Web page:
All stories are character driven. That’s the first thing Donald Maass calls out in this chapter of Writing the Breakout Novel. It’s a no brainer but worth emphasizing.

When I wrote my first novel, I really tried to have my main character be the focal point which was part of the problem. The character wasn’t driving the novel but just had a big spot light on him. My character wasn’t engaging enough; meaning he was too ordinary. Folks are not reading novels for boring characters – they want complex characters that are larger than life. My approach was a try not a do. I missed the mark here; my character was interesting but not breakout interesting.

Another key point on characters Maass makes, goes back to the larger than life concept. These characters do whatever they want  and say whatever they want. We, as people living in reality, can not. Or we can but not get very far in life. Characters are supposed to be conflict driven at all times – if they’re not who’s going to read about them? The conflict the character is involved in is supposed to keep us  engaged and turning the pages.

And to keep the pages turning, Maass recommends that characters be deep and many-sided. Have supporting characters that create contrast in order to achieve balance but also to create more conflict. These factors can create rich, complex characters that should produce a great novel.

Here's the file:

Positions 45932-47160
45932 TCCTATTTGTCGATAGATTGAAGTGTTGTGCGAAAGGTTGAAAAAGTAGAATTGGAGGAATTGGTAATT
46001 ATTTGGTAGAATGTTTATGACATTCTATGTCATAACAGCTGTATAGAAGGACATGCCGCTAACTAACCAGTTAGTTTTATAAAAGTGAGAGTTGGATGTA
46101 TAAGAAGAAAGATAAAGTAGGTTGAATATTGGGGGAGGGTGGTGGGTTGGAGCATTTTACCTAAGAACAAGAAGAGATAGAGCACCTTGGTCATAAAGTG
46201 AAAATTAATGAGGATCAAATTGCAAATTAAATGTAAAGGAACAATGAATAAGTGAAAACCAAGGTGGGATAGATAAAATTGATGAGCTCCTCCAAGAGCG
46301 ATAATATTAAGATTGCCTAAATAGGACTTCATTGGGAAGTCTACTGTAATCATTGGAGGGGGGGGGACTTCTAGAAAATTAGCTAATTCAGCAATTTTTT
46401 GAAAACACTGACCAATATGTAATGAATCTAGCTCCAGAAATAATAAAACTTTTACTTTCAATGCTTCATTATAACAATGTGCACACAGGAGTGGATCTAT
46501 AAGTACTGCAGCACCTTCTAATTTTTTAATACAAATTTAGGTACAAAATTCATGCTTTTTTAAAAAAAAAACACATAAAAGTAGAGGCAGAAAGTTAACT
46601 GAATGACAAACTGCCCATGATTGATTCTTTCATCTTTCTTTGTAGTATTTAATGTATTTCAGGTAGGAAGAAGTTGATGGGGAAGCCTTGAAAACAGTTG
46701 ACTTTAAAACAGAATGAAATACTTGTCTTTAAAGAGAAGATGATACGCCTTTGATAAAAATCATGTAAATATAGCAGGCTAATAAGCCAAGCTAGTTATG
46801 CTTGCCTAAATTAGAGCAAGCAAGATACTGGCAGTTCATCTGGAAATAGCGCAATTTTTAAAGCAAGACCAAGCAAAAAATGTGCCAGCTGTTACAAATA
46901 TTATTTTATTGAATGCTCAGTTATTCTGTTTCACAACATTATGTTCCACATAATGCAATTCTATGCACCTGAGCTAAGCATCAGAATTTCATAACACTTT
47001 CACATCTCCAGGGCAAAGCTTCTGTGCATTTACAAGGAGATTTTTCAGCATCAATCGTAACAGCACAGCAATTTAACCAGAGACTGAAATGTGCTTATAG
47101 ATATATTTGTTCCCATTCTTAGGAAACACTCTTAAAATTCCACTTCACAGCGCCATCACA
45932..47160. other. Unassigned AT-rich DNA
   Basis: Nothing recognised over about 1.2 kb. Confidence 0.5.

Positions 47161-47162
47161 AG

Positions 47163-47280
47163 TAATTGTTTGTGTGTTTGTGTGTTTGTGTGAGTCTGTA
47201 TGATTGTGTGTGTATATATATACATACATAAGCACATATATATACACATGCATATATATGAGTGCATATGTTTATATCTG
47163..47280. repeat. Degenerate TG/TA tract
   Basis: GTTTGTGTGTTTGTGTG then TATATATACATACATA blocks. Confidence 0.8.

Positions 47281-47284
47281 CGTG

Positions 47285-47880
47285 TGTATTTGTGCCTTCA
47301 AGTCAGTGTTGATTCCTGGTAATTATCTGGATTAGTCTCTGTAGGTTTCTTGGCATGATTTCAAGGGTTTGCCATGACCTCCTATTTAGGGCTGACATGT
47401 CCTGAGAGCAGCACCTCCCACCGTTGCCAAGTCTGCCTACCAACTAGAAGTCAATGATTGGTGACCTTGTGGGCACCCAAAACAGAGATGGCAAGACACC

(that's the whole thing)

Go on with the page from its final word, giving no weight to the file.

One other note on characters; I’m fan of the anti-hero. He’s not a bad or a good guy but does his own thing. While I like these types of characters, they can’t be indifferent all the time. They have to have redeeming qualities in order to gain sympathy from a reader. Maass discusses this in his book and I’m glad he did. It completely makes sense. The anti-hero can be viewed as a selfish jerk sometimes but during a novel or movie has a few moments that allow you to sympathize for him. It’s this way for a reason. If the character was a complete bastard all the time, the novel (or movie) really wouldn’t have to many redeeming qualities hence not that interesting or engaging. Something to keep in mind if you’re like me and attracted to unique character types.


1 Comment

  1. […] into these elements but would like to focus on the sympathetic character element. My last post on characters hit on this. Sympathy goes a long way when it comes to a reader connecting with a character. As […]

Comments RSS TrackBack Identifier URI

Leave a Reply

Fill in your details below or click an icon to log in: Logo

You are commenting using your account. Log Out /  Change )

Google+ photo

You are commenting using your Google+ account. Log Out /  Change )

Twitter picture

You are commenting using your Twitter account. Log Out /  Change )

Facebook photo

You are commenting using your Facebook account. Log Out /  Change )


Connecting to %s